watering can pouring out water onto veggie garden below

Experiment: pH in Soil & Food

Looking to add a little "pHizz" to your gardening game? Then you're in the right place! In this blog, we'll dive into the mysterious world of pH and learn how to make sure your plants are living their best life. From the wacky world of Miracle Berries to the ins and outs of soil acidity, get ready to become a true pH master!

Download Printable Worksheets (7th Grade & Above): Teacher MaterialStudent Material

Download Printable Worksheets (6th Grade & Below): Teacher MaterialStudent Material

What is pH?

pH measures the acidity or alkalinity and in this case, in soil.

Why do we need to measure pH in soil?

The pH in the soil controls the nutrient chemical form as well as controls their reactions.

  • ultra acidic (<3.5)
  • extremely acidic (3.5–4.4)
  • very strongly acid (4.5–5.0)
  • strongly acidic (5.1–5.5)
  • moderately acidic (5.6–6.0)
  • slightly acidic (6.1–6.5)
  • neutral (6.6–7.3)
  • slightly alkaline (7.4–7.8)
  • moderately alkaline (7.9–8.4)
  • strongly alkaline (8.5–9.0)
  • very strongly alkaline (>9.0)

What controls pH in soil?

  • Soil acidification: the acidity of the soil decreases over time
  • The rate at which the acidity decreases depends on:
    • Rainfall: the more rain, the more acidic the soil becomes due to an atmospheric reaction with CO2 that creates carbonic acid. The pH of normal rain is around 5.6.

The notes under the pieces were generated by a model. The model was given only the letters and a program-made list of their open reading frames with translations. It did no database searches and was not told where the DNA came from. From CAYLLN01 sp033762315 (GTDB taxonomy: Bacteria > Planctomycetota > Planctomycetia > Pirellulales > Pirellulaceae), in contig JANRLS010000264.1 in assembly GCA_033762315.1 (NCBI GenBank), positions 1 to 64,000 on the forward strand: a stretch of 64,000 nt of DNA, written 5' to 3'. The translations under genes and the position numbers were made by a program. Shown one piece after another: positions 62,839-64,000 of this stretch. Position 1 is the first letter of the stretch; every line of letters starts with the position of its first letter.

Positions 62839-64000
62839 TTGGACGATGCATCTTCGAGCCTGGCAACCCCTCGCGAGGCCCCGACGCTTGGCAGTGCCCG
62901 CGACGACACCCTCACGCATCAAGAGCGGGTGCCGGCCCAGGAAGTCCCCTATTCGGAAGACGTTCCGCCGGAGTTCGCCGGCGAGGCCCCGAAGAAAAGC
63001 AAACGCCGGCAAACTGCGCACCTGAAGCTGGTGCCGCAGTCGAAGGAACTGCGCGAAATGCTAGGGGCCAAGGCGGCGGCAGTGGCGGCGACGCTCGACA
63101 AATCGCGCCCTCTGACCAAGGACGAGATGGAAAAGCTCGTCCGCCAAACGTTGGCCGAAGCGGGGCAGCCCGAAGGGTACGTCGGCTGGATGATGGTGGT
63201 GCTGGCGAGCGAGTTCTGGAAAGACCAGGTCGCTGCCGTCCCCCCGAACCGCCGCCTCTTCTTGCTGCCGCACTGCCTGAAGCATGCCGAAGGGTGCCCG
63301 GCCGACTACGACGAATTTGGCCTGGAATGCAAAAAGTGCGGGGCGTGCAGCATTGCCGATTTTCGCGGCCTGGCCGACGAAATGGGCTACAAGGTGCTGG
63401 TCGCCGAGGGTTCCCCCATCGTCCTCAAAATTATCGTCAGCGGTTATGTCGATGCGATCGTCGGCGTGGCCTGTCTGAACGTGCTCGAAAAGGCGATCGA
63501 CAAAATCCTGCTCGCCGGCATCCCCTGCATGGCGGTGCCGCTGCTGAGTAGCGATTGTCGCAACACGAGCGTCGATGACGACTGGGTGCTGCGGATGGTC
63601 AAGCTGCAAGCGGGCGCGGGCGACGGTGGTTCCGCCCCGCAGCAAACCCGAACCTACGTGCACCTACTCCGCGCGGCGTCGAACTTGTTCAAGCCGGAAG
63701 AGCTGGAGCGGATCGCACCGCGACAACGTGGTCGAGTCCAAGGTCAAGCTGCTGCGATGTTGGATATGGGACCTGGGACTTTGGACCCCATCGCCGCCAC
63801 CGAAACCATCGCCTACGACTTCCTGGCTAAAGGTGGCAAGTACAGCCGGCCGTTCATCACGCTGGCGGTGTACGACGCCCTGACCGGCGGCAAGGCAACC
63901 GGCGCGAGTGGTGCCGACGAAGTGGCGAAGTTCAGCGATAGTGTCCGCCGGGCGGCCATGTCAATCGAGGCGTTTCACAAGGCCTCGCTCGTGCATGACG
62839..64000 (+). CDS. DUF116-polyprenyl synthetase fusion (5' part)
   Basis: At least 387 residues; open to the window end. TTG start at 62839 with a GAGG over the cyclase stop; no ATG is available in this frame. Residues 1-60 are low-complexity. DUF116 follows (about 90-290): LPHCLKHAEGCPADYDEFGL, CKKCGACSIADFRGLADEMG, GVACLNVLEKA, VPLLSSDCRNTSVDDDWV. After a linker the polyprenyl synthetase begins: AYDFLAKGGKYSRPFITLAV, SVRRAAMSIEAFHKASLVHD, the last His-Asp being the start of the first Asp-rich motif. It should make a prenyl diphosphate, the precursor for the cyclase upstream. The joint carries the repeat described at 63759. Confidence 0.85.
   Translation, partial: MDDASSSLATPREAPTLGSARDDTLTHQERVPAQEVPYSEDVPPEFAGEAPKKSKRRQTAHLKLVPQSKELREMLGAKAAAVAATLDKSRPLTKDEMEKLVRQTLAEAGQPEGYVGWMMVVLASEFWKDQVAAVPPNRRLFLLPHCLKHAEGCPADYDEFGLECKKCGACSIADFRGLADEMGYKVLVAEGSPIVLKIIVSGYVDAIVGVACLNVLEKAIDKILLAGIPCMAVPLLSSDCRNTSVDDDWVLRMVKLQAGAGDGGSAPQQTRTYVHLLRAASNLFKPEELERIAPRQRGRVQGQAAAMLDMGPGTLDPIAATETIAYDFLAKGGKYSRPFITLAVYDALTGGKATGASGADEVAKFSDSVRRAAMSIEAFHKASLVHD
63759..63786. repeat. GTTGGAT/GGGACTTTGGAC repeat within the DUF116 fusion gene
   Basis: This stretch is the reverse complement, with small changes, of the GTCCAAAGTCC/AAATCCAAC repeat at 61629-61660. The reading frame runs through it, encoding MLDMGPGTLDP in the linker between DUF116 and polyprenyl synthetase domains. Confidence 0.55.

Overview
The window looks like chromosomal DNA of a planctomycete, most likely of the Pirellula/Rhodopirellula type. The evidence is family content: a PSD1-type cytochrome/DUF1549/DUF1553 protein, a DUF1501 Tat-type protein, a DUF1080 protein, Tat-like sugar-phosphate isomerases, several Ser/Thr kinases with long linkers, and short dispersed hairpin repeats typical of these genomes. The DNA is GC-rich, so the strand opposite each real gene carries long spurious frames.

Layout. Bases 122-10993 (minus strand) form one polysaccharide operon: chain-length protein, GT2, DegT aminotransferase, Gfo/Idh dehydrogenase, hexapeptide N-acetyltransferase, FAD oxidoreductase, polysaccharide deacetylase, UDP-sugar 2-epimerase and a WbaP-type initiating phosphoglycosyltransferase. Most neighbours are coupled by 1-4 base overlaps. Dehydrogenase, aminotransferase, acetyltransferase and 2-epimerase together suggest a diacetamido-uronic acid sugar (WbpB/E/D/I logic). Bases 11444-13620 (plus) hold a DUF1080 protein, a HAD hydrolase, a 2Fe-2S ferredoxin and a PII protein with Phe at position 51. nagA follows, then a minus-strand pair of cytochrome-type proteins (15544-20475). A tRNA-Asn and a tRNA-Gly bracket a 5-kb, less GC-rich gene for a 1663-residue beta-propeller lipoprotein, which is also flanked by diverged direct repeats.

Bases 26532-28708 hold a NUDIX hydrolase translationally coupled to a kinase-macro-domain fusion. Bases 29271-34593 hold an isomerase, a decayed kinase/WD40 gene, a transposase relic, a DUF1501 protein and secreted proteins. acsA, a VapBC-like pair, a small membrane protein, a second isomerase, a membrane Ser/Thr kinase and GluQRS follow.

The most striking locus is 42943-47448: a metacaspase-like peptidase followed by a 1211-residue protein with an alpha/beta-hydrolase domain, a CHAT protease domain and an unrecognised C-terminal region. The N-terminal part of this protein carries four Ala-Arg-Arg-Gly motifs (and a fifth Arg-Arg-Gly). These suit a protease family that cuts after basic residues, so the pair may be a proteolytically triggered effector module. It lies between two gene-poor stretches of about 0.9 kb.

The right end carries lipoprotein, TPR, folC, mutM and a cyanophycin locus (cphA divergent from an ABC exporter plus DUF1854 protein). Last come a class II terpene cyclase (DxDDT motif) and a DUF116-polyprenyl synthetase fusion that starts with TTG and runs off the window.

• With rain comes leaching.
    • Leaching: when water-soluble substances are deposited into lower soil by precipitation
      • With heavy rain comes water pollution. The water-soluble substances are carried elsewhere instead of leaching
    • Root crops: a root crop is a root vegetable like potatoes, beets, or carrots
      • When these crops grow roots, they output hydrogen ions to create a more acidic soil
    • Fertilizer: similar to root crops, the use of ammonium fertilizers also outputs hydrogen ions to create a more acidic soil.
      • The fertilizer undergoes a nitrification process to form nitrate which leads to the discharge of hydrogen into the soil.
    • Nitrification Process: ammonium is converted into nitrite through oxidation and nitrite is oxidized into nitrate
    • Acid Rain: this occurs when sulfur and nitrogen are oxidized from burning fossil fuels or volcanoes
      • Does not always have to be raining. This could be in snow, fog, hail, or dust with acid in it.
      • The pH of acid rain is around 4.6. While a lesser number than rain, normal rain is considered neutral and acid rain is not. When acid rain gets into waterways, it contaminates and creates a more acidic environment.
    • Oxidative weathering: when oxygen combines with other substances to create an oxide

What pH do foods need?

pH needed for different types of fruits and veggies in soil from Miracle Fruit to squash to raspberries

How to test pH in soil:

  • The soil of the Miracle Fruit Plant should always be between 4.5 and 5.8. Failure to do so may result in a wilted, brown, sad plant.
  • Water with filtered water or rain water only.